The Difference in Type I and Type 2 Diabetes and How Insulin Plays a
Type I diabetes was once called juvenile diabetes. This is because the
majority of cases diagnosed were found in young adults and children. It is also
possible to develop type I diabetes later in life. With a type I diabetes
assessment, your body does not produce enough of the hormone called insulin.
Without healthy levels of insulin, your body cannot process glucose properly.
Glucose is used as energy for your body. When it is stored away as fat
rather than funneled to the parts of your body which require it for fuel (which
happens in a diabetic state), you lose energy, become fatigued, and develop
overweight or obesity. This leads to a number of health conditions. Since your
body can’t produce enough insulin for you to use glucose efficiently, you need
to take insulin from an outside source.
With type 2 diabetes, you may be producing enough insulin. However, due
to certain physiological processes not working properly, your blood glucose
levels are persistently high. An unhealthy diet and little physical activity
are two lifestyle choices that can lead to high glucose levels. Your body is
making enough insulin to handle normal levels of glucose, but you are
bombarding your system with too much glucose, and your insulin can’t keep up.
With many cases of type 2 diabetes,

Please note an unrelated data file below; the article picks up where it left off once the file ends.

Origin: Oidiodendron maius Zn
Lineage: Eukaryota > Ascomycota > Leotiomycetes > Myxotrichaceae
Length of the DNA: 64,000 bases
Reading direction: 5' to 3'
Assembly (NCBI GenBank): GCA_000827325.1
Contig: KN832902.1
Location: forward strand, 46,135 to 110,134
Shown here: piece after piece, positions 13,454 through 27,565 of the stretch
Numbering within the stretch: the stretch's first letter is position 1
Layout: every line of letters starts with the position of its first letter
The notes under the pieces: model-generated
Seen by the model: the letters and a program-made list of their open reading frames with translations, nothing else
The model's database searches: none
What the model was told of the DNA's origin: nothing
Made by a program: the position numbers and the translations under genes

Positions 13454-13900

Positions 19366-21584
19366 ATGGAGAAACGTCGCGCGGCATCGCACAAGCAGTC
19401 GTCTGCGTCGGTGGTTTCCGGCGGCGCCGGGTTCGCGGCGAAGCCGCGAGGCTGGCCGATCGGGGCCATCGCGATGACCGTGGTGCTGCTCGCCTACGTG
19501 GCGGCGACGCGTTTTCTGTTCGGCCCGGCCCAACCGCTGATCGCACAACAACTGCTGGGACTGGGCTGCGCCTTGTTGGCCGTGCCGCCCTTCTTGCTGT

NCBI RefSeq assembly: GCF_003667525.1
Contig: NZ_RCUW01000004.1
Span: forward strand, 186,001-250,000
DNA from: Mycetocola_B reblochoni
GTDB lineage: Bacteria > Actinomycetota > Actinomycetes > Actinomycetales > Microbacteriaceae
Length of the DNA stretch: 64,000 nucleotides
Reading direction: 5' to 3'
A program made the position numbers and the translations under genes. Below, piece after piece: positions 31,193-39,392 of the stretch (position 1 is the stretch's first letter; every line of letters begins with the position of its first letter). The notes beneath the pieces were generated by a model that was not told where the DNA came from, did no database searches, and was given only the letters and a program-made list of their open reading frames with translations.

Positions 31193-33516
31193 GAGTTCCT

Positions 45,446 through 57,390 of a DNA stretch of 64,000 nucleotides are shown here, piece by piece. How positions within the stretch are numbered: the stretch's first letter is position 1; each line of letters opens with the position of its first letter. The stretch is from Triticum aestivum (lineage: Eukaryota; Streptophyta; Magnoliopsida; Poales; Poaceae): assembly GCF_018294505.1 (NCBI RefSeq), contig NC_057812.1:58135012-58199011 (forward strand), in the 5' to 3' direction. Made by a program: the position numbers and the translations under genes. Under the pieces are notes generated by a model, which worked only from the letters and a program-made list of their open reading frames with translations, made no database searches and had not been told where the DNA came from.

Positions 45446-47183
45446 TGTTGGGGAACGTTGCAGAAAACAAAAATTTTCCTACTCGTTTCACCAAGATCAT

increasing regular physical activity and making dietary changes is enough to
bring your blood glucose back to a normal level.
This is why insulin injections are not always required with type 2
diabetes. When the condition is diagnosed early, simple oral medications and a
smart diet, accompanied with regular physical activity, is often a successful
protocol for beating diabetes.
Regular Testing Can Reveal Prediabetes
Another point that needs to be made here is the fact that in almost
every instance prediabetes occurs before type 2 diabetes. If you ask your
doctor every year or two to check for prediabetes, you may never have to deal
with the more serious and dangerous type 2 diagnosis. Prediabetes is a sign of
things to come if you don’t make lifestyle changes, and making those changes
usually keeps diabetes from developing.
In some cases, with type 2 diabetes you may decide to use insulin. This
is because if your glucose level spikes dramatically and quickly, insulin is
much faster at returning your blood sugar level to a healthy range than diet
and exercise. Smart nutrition and physical activity form a lifestyle plan for
beating prediabetes and type 2 diabetes, but when a dangerous spike in blood
sugar is experienced, an injection of insulin is sometimes required.
There is another reason type 2 diabetes sufferers may decide to take
insulin. Diabetes medications can be expensive. If they are not covered by your
insurance, insulin could be a much cheaper option for getting your blood sugar